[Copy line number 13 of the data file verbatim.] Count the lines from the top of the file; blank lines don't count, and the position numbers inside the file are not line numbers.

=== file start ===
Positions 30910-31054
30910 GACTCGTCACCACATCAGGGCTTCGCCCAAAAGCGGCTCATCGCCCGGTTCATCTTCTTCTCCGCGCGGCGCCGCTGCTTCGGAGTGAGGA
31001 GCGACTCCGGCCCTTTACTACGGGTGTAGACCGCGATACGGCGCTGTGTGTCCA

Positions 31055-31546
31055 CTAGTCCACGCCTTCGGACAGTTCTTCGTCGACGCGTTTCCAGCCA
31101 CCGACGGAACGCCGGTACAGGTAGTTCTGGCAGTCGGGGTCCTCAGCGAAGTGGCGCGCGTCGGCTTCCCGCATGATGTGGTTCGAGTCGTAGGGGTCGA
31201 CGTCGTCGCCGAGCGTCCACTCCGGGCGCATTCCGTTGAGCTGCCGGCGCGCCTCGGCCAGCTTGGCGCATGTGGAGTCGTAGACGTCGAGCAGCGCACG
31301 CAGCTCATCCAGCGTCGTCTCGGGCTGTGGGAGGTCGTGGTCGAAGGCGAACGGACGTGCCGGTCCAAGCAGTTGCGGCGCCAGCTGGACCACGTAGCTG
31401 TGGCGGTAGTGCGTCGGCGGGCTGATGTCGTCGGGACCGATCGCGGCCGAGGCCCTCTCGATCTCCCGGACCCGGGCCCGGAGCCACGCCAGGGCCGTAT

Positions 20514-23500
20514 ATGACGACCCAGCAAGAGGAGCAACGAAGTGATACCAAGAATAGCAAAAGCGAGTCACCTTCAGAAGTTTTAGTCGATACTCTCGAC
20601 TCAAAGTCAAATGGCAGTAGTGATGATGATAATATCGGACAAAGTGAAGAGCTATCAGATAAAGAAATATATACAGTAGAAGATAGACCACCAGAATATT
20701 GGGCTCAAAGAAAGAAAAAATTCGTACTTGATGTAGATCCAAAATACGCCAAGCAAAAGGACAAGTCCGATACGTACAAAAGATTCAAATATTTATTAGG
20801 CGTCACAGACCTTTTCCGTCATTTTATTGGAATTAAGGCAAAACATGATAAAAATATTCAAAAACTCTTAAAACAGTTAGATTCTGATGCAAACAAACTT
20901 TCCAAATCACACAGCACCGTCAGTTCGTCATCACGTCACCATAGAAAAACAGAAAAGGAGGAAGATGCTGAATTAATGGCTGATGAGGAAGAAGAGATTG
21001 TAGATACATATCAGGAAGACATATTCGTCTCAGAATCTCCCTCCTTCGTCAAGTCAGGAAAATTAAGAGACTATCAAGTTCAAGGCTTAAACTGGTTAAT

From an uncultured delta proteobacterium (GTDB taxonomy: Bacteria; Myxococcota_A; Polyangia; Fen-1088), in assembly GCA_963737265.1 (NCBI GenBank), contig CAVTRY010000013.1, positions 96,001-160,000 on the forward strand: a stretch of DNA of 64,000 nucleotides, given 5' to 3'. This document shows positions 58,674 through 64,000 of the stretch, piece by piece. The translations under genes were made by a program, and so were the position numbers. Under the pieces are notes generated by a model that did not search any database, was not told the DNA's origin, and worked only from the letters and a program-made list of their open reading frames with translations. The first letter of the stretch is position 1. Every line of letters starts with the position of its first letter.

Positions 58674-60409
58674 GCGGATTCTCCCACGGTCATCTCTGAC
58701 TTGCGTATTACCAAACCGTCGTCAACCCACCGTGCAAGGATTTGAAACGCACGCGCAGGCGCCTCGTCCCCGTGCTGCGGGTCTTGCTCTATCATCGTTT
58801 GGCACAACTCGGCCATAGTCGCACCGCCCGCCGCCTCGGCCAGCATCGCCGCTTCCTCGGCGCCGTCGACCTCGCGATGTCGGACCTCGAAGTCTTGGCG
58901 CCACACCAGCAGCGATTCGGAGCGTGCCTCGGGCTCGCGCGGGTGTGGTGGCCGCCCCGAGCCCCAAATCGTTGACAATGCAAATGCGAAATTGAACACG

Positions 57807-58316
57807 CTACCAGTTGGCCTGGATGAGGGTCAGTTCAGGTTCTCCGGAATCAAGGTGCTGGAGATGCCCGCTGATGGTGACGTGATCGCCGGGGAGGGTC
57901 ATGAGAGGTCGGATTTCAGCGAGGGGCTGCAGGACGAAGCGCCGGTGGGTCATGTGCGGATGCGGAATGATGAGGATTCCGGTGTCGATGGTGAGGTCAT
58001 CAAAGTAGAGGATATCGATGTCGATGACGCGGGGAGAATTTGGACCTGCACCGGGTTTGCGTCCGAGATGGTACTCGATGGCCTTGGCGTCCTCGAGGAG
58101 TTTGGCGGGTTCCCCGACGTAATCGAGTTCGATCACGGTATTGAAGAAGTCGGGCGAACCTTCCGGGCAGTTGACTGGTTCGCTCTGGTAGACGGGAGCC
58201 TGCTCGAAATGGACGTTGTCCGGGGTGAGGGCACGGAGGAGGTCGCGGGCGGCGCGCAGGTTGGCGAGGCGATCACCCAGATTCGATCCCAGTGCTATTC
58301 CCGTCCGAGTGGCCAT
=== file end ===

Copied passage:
20701 GGGCTCAAAGAAAGAAAAAATTCGTACTTGATGTAGATCCAAAATACGCCAAGCAAAAGGACAAGTCCGATACGTACAAAAGATTCAAATATTTATTAGG